Joseph Mallord William Turner

Stirling from the North-East

1831

View this artwork by appointment, at Tate Britain's Prints and Drawings Rooms

Artist
Joseph Mallord William Turner 1775–1851
Medium
Graphite on paper
Dimensions
Support: 125 x 201 mm
Collection
Tate
Acquisition
Accepted by the nation as part of the Turner Bequest 1856
Reference
D26459
Turner Bequest CCLXX 12 a

Catalogue entry

These two views of Stirling were made from the north-east. At the top is a view from just west of Abbey Craig on the road to the Bridge of Allan. Abbey Craig frames the left side of the picture and Castle Rock with Stirling Castle is at the centre right, with a twist of the River Forth in the middle distance. Cambuskenneth Tower, which is also sketched at the bottom left of the page with the book turned to the left, can be seen to the left of the castle. This sketch is inscribed ‘Sheriffmuir’, which Finberg followed in his title.1 However, H.J. Crawford has argued that Turner must have been referring to the farm of Sherifmuirlands (originally Chirmerlands) in the foreground, rather than the battlefield of Sheriffmuir which lies four or five miles to the north near Dunblane.2
Across the bottom half of the page is a similar view, though this time from slightly to the east, perhaps from the lower slopes of Abbey Craig. The shoulder of rock at the left is very similar to the foreground of the sketch on folio 13 (D26460), which was used as the basis for Turner’s watercolour of Stirling circa 1834–5 (Glasgow Museums)3 engraved for Tales of a Grandfather, volume 23 of Sir Walter Scott’s Prose Works, published in 1836. In fact, although the foreground of folio 13 is very close to the watercolour, several elements of the view beyond contributed to the design. The most obvious similarity is in the placement of Castle Rock which appears in the centre of this sketch. While it is further to the right on folio 13, the hills beyond the rock were also copied in the design. Turner also based the shape of the river and the two boats upon it on this sketch. The sketch is inscribed is several places. Along the river just below the castle is an inscription that may read ‘Limekiln’, suggesting that Turner saw a lime kiln on the shore of the Forth. At the bottom of the page Turner wrote ‘Bdg of allan’, indicating the road to Bridge of Allan, rather than the village itself which is further north. David Wallace-Hadrill and Janet Carolan have read the inscription ‘Corn’ to the lower centre right of the sketch as a reference to the district of Cornton which lies between Bridge of Allan and Stirling,4 although Turner included a figure cutting corn in his watercolour of Stirling, raising this as another possibility. At the bottom right of the sketch is an inscription that may refer to a ‘Red R[oof]’ or perhaps a ‘Road B[ridge]’. The roof that appears at this point in the sketch was also incorporated into the watercolour design.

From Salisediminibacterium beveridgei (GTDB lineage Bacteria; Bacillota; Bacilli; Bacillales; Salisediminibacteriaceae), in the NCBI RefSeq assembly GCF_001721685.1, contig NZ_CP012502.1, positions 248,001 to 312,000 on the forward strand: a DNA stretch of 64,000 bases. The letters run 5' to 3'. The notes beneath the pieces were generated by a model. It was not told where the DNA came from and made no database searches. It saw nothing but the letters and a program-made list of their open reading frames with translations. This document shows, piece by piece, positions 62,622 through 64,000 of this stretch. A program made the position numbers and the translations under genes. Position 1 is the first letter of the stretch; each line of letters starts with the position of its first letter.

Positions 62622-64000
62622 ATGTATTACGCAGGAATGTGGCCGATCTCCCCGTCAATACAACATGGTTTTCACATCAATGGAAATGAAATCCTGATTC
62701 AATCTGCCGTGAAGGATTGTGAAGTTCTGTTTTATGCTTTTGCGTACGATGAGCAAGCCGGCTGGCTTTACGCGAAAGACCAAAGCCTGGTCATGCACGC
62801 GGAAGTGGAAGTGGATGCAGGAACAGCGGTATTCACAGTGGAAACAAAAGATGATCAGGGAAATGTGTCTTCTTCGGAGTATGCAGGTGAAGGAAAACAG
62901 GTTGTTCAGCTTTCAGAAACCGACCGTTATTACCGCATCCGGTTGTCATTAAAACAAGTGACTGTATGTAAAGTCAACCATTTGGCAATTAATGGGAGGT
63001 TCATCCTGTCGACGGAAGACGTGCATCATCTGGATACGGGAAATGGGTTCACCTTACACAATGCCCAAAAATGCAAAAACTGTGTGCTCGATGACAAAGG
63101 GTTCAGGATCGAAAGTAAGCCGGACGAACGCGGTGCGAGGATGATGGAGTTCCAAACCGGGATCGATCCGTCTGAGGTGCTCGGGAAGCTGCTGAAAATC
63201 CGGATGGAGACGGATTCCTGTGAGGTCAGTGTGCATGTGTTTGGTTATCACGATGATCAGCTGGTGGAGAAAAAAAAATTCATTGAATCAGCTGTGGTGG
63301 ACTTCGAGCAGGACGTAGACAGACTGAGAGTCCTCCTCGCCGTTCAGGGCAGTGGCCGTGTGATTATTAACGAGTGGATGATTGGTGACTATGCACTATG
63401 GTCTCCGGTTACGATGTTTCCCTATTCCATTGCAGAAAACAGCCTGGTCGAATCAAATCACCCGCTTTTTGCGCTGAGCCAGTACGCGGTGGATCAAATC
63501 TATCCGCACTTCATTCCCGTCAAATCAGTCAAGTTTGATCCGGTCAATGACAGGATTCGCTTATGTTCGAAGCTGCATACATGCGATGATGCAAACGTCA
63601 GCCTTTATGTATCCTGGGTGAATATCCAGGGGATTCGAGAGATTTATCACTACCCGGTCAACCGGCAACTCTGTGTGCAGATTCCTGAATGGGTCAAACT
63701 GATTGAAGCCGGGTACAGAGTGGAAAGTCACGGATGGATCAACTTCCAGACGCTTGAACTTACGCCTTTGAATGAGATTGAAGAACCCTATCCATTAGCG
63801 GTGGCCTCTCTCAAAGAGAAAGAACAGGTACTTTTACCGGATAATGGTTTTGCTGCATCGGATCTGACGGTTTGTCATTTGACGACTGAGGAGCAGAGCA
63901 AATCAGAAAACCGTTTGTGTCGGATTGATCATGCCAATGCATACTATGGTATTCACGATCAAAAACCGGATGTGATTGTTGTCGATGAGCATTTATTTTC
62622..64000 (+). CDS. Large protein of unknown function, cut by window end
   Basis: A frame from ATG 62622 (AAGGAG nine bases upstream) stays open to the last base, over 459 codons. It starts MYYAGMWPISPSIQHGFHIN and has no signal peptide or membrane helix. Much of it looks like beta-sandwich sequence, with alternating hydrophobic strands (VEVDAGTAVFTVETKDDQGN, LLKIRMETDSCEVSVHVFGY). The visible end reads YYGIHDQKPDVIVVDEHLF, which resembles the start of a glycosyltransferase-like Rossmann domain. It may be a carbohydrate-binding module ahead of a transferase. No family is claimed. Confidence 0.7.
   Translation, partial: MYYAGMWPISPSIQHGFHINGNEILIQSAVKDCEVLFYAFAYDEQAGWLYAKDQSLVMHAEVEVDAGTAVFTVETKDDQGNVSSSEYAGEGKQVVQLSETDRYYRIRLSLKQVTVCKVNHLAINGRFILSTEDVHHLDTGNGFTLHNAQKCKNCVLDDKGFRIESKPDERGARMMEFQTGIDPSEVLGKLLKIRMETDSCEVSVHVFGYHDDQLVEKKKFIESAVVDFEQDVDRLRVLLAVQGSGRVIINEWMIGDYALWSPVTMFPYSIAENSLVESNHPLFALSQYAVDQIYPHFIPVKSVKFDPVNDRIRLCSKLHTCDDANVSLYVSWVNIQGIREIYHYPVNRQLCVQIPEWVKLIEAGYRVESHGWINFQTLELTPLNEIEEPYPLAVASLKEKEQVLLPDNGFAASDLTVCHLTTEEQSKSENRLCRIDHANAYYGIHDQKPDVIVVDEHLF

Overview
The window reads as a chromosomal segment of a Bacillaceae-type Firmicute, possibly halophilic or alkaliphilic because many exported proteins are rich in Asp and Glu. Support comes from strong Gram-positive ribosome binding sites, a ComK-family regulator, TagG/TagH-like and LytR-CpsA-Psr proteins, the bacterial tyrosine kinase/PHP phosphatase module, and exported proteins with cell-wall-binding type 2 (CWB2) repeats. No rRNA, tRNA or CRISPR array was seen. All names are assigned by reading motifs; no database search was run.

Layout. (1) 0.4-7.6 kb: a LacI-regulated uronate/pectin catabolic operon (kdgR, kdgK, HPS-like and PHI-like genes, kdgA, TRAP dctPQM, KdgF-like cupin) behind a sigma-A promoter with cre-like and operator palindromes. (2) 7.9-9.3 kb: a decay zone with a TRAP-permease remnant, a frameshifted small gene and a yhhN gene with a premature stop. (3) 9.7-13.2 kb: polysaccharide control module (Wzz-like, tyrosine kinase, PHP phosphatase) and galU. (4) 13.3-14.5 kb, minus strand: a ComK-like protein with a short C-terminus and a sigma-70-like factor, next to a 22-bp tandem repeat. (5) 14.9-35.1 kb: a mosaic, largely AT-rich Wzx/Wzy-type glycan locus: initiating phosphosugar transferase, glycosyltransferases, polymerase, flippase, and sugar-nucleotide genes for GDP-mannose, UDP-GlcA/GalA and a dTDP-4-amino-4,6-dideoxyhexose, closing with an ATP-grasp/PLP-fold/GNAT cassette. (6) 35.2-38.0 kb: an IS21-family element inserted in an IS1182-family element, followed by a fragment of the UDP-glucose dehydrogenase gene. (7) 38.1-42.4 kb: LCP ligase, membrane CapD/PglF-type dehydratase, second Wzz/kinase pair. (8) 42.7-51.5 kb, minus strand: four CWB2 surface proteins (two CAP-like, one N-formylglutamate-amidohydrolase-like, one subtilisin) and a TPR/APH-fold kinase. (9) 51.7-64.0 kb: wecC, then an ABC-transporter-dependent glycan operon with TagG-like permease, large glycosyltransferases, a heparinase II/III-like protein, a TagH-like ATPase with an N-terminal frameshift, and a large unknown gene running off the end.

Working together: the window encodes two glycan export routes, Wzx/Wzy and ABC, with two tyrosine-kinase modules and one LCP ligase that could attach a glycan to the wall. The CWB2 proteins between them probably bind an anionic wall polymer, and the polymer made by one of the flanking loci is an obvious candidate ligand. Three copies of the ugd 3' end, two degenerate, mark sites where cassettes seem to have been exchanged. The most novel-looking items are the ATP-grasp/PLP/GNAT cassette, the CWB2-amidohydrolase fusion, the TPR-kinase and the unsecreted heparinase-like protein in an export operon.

Thomas Ardill
June 2010

1
Finberg 1909, II, p.868.
2
Crawford 1936, p.22.
3
Andrew Wilton, J.M.W. Turner: His Life and Work, Fribourg 1979, p.433 no.1122.
4
Wallace-Hadrill and Carolan 1990, p.17.

Read full Catalogue entry

You might like